|Publication number||US4324306 A|
|Application number||US 06/085,403|
|Publication date||Apr 13, 1982|
|Filing date||Oct 17, 1979|
|Priority date||Oct 17, 1978|
|Also published as||DE2942032A1, DE2942032C2|
|Publication number||06085403, 085403, US 4324306 A, US 4324306A, US-A-4324306, US4324306 A, US4324306A|
|Inventors||Takeo Ishihara, Hidehiko Inoue, Yuji Kishizawa, Tsutomu Hayashi|
|Original Assignee||Honda Giken Kogyo Kabushiki Kaisha|
|Export Citation||BiBTeX, EndNote, RefMan|
|Patent Citations (8), Referenced by (18), Classifications (7)|
|External Links: USPTO, USPTO Assignment, Espacenet|
1. Field of the Invention
The present invention relates to improvements in a structure for supporting an engine upon the frame in a power unit swing type motorcycle.
2. Description of Relevant Art
A motorcycle of the power unit swing type is well known in the relevant art. In such type of motorcycle, the power system of an engine, a crankcase and a transmission case is integrated into a unit. The front portion of the unit is pivotally connected to a frame, and the rear portion of the unit is employed to support a rear wheel and is connected to the frame through a shock absorber. The unit is subjected to rocking motions about the pivot at the frame, together with the rear wheel.
There is one type of such a power unit wherein the transmission case is arranged in the longitudinal direction of the vehicle, while the engine is arranged in an upright position, i.e., substantially in a vertical orientation. In such a power unit, the main axis of inertia of the engine is substantially vertical so that the reciprocal movements of the engine piston as well as the main vibrating forces caused by rotational inertia of the crankshaft are transmitted as vertical vibrations to the frame, thereby deteriorating the riding quality of the motorcycle. If the motorcycle is parked with its stand in a lowered position while the engine is operating, the frame is vibrated in a vertical direction by the vertical vibrations of the engine. As a result, it is possible that the frame will be sufficiently vibrated up and down as to undesirably move the motorcycle.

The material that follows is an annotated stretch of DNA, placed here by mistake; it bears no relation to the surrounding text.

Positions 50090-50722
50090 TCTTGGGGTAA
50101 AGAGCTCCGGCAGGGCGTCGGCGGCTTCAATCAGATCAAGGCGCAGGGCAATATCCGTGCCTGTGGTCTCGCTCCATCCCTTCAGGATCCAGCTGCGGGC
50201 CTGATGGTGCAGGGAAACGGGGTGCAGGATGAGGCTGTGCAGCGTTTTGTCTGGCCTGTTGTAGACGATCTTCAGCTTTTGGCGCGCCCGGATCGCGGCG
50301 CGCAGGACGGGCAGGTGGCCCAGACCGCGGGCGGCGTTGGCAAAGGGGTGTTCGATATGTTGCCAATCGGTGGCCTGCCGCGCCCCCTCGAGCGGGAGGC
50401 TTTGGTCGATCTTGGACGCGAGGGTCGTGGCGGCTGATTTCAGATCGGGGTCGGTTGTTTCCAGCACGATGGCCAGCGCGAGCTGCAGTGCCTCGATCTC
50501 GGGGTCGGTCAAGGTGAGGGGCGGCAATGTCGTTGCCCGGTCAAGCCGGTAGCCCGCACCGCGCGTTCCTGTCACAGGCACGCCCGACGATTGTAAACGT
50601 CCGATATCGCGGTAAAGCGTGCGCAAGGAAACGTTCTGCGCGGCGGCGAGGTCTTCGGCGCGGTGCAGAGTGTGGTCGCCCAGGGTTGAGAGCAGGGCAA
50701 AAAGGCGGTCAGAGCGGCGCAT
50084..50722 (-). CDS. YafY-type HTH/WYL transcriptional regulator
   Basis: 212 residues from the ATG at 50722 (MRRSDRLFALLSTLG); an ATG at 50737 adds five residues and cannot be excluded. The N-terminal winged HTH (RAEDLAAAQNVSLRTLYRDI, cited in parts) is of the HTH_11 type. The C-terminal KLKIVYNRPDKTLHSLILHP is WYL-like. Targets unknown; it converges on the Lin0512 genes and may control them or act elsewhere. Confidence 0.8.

In consideration of such problem, there has been provided an engine supporting system of the power unit swing type having the engine thereof arranged in the longitudinal direction so that the main axis of inertia thereof may be substantially longitudinal, i.e., horizontal. The power unit of this type is also supported upon the frame by pivotally connecting the engine to the frame at only one point by means of a pin. As a result, the power unit is mounted so as to theoretically accommodate the pivotal up and down motions about the pivot for the shock absorbing actions of the rear wheel, however, it is substantially rigid with respect to pivoting in the longitudinal direction. Therefore, in the event that the rear wheel rides over a projection on a road, it moves upwardly but not back and forth, and the resultant shocks will be transmitted to the frame. Thus, it is difficult in accordance with such known structure to obtain a satisfactory compliance of the rear wheel in the longitudinal direction, which compliance is expected as an important function of a suspension system of a motorcycle.
It is known to mount rubber bushes on the pivots of the engine to the frame, however, such rubber bushes are required to prevent vibrations as well as to bear the load of the power unit. Accordingly, the characteristics of the rubber bushes are at best only moderate with respect to both the vibration-preventing performance and the load bearing performance thereof. It is thus quite difficult to obtain sufficient vibration preventing characteristics and to satisfy the load bearing and shock absorbing characteristics of the power unit. It is also difficult to provide a power unit which provides sufficient compliance characteristics to the rear wheel in the longitudinal direction.
The present invention provides an effective and simplified solution to the aforementioned engine supporting problems which are encountered in a motorcycle of the power unit swing type.
The present invention provides an engine supporting structure for a motorcycle wherein the main axis of inertia of an engine, i.e., the cylinder thereof, is arranged substantially in the longitudinal direction of the motorcycle. The engine, constituting the front portion of the power unit, is pivotally connected to the lower end of a depending link having its upper end pivotally connected to the frame, and the upper and lower pivots of the link are arranged substantially in a vertical line. The rear portion of the power unit supporting a rear wheel is connected to the frame through a shock absorber.
According to the present invention, because the engine is supported in the vertical direction by means of the link, a link mechanism similar to a parallelogram is defined by the link, shock absorber, frame and power unit, and acts as a parallel link for the longitudinal and vertical motions of the rear wheel. Thus, the compliance of the rear wheel in the longitudinal directions is improved, while enhanced shock absorbing performance and enhanced riding comfort is also attained.